Bill will leave Balto. Co. man, other de­tainees at Guan­tanamo Bay

Baltimore Sun - - MARYLAND -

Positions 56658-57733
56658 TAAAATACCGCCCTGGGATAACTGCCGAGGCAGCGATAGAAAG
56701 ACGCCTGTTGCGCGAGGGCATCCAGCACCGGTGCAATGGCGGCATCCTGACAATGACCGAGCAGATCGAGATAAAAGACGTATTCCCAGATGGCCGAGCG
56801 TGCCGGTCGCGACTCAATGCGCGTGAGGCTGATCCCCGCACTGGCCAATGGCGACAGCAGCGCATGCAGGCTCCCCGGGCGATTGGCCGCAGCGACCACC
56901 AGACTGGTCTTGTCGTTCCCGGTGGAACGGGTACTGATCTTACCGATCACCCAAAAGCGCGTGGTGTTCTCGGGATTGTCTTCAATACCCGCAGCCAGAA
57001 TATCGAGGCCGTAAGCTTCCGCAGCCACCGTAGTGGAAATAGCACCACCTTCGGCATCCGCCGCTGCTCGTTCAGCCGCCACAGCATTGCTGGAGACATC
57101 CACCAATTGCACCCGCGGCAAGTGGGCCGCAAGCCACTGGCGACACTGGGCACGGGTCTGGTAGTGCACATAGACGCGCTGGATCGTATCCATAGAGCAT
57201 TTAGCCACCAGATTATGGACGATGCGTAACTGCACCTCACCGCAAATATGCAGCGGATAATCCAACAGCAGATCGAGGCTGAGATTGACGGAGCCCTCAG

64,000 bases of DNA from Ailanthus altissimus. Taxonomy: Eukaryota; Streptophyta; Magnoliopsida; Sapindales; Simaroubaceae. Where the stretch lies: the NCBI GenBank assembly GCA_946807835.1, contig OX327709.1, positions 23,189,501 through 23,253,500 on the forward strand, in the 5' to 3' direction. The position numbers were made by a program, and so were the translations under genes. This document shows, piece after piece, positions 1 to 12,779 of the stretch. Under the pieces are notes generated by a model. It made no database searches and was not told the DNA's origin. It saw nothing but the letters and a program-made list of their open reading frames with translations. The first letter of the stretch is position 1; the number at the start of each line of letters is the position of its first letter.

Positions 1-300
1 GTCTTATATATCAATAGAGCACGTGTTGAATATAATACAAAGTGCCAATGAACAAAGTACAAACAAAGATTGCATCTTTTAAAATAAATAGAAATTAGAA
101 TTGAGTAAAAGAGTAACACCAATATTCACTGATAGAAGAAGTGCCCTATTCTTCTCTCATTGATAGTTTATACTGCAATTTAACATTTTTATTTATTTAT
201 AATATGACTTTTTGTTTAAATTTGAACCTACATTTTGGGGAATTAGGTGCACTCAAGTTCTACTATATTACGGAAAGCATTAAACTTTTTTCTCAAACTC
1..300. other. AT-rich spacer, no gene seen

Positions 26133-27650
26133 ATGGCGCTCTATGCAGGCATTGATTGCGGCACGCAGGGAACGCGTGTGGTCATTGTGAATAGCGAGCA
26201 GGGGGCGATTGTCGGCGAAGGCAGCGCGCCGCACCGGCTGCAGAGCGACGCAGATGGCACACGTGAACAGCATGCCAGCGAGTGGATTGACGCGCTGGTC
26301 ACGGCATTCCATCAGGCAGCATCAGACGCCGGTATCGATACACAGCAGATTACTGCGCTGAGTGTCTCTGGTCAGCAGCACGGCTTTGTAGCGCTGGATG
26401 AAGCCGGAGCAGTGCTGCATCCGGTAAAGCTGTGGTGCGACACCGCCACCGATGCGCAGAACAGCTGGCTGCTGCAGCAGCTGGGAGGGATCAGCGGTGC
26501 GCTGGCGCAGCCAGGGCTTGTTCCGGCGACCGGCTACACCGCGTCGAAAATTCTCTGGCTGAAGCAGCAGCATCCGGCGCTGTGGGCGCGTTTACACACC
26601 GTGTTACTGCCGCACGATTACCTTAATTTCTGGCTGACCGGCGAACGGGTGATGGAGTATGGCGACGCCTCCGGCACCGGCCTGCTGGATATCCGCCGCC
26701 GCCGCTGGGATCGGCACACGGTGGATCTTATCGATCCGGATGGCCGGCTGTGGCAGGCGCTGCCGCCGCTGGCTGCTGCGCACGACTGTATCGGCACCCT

Con­gres­sional ne­go­tia­tors stripped a pro­vi­sion from an an­nual bill that would have opened up a way for a Bal­ti­more County man who has spent more than a decade at Guan­tanamo Bay to leave the mil­i­tary prison, of­fi­cials said Tues­day. A se­nior aide to the House Armed Ser­vices Com­mit­tee said the bill will not make any changes to the law on the mil­i­tary prison where 60 ter­ror sus­pects are be­ing held. The aide called the bill’s ap­proach to the prison “sta­tus quo.” Among the de­tainees is Ma­jid Khan, who grad­u­ated from Owings Mills High School be­fore head­ing to Pak­istan and link­ing up with se­nior al-Qaida lead­ers. He has pleaded guilty be­fore a mil­i­tary com­mis­sion to mur­der, spy­ing and con­spir­acy for his plot­ting and role in a deadly ho­tel bomb­ing in In­done­sia. Aides pro­vided a brief­ing on the bill, which is ex­pected to be in­tro­duced to­day, on the con­di­tion that they not be named. Khan’s lawyer could not be reached for com­ment. Khan, who was tor­tured by CIA in­ter­roga­tors be­fore be­ing sent to Guan­tanamo, re­cently agreed to spend sev­eral more years co­op­er­at­ing with Amer­i­can in­ves­ti­ga­tors be­fore re­ceiv­ing his sen­tence, de­spite plead­ing guilty in 2012. There is no guar­an­tee that he would be re­leased from Guan­tanamo af­ter serv­ing any sen­tence that a judge there im­posed. The Se­nate passed a ver­sion of the de­fense bill ear­lier this year in­clud­ing a pro­vi­sion that de­tainees at Guan­tanamo could plead guilty be­fore a civil­ian court and serve their sen­tence in a prison over­seas. The idea would have sidestepped the need to bring any de­tainees to the United States as part of the process of clos­ing Guan­tanamo, a move con­gres­sional lead­ers op­pose. But the pro­vi­sion did not sur­vive the negotiations be­tween the House and The man­ager of a Tow­son as­sisted liv­ing facil-

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